[pdf] Comparing Forms of Immigration Relief for Immigrant Victims of Crime (+)

This chart has been developed as a tool to help advocates, attorneys, judges, law enforcement and other professionals to promote a basic understanding of how various forms of immigration relief available to help immigrant crime victims and children differ. The chart compares eligibility requirements, access to employment authorization and lawful permanent residency, and the application process.

[pdf] VAWA “Red Flags” (July 16, 2015) (+)

This “Red Flags” list was developed to help advocates and attorneys who are not immigration experts screen the immigrant victims of domestic violence, sexual assault and human trafficking they are working with to identify potential issues in the client crime victim’s case that would require assistance from an immigration attorney with particular expertise in working on cases of immigrant crime victims. When the factors contained on this list are not present in your client’s case, an advocate or attorney who is not an immigration expert can and should assist immigrant victims in filing for VAWA, T and U visa cases.

[pdf] Comparison Chart of Violence Against Women Act (VAWA) Self-Petitioning, U visa, and Special Immigrant Juvenile Status (SIJS) (2015) (+)

This chart compares forms of crime victim based immigration relief for immigrant children. It covers VAWA self-petitioning for child abuse victims, the U visa for child victims of child abuse, sexual assault and other forms of criminal activity and special immigrant juvenile status available for children who have been abused, abandoned or neglected by one or both of their parents. The chart compares eligibility for immigration relief, the immigration relief process, timing of access to lawful permanent residency and access to public benefits and services among these three forms of immigration relief.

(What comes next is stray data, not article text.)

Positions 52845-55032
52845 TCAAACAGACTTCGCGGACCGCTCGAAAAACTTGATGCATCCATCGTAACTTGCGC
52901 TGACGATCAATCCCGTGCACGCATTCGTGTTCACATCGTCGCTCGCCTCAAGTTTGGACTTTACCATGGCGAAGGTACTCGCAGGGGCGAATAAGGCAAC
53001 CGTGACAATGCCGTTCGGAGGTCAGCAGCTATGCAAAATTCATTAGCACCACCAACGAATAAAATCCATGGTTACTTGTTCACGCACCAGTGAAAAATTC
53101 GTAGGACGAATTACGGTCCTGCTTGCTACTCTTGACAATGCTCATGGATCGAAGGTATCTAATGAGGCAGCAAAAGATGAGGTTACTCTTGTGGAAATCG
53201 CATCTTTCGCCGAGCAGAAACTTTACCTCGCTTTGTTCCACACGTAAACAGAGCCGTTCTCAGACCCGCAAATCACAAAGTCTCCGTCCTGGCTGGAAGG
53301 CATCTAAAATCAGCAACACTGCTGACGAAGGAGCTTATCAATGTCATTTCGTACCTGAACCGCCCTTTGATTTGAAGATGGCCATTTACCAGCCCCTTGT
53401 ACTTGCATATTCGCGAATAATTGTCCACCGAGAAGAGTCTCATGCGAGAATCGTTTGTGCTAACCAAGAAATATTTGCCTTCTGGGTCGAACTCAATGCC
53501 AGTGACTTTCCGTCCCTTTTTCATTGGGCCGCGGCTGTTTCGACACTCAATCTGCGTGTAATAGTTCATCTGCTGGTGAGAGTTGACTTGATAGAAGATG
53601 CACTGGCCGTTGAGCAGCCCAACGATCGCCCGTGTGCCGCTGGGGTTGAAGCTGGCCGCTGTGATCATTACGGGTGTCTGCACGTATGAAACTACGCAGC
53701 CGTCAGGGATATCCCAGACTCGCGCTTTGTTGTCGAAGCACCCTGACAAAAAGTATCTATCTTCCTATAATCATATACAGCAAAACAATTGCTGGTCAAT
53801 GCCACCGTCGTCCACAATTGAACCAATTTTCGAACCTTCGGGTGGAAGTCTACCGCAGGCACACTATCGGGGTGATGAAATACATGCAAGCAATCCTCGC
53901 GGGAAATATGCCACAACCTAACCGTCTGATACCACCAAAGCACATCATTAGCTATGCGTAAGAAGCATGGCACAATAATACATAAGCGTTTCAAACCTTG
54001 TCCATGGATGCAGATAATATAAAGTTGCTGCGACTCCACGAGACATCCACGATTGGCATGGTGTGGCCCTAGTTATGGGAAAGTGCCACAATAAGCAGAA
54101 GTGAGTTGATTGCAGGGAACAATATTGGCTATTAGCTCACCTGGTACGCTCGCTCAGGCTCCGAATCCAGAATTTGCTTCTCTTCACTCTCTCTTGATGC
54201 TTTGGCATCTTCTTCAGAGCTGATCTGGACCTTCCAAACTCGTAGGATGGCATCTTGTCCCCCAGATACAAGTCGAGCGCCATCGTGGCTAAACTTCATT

[pdf] Defensa Para Mejorar Servicios Para Mujeres Emigrantes E Inmigrantes Maltratadas Que Viven En Comunidades Rurales (+)

Evidence Lists for VAWA self-petitioners in Spanish. Lista en español de documentos necesarios o útiles para un caso de inmigración para una auto-petición de víctima de violencia doméstica o maltrato cruel.

[pdf] Chapter 08: Immigration Relief for Child Sexual Assault Survivors (July 10, 2014) (+)

Chapter in Empowering Survivors: Legal Rights of Immigrant Victims of Sexual Assault. This chapter provides basic information on various immigration remedies available to child survivors of sexual abuse and/or assault. This chapter will cover: (1) VAWA (“Violence Against Women Act”) self-petitioning; (2) VAWA cancellation of removal and suspension of deportation; (3) Special Immigrant Juvenile status (“SIJ”); (4) U-visas/interim relief; (5) T-visas; and (6) asylum.

[pdf] Intersection Between Victim Based Immigration Remedies: Advantages, Special Considerations and Protections to Meet the Survivors Needs (+)

Power point presentation aimed to train individuals to better be able to identify survivors of domestic violence and violent crimes and to understand the differences and advantages between the different victim based immigration remedies.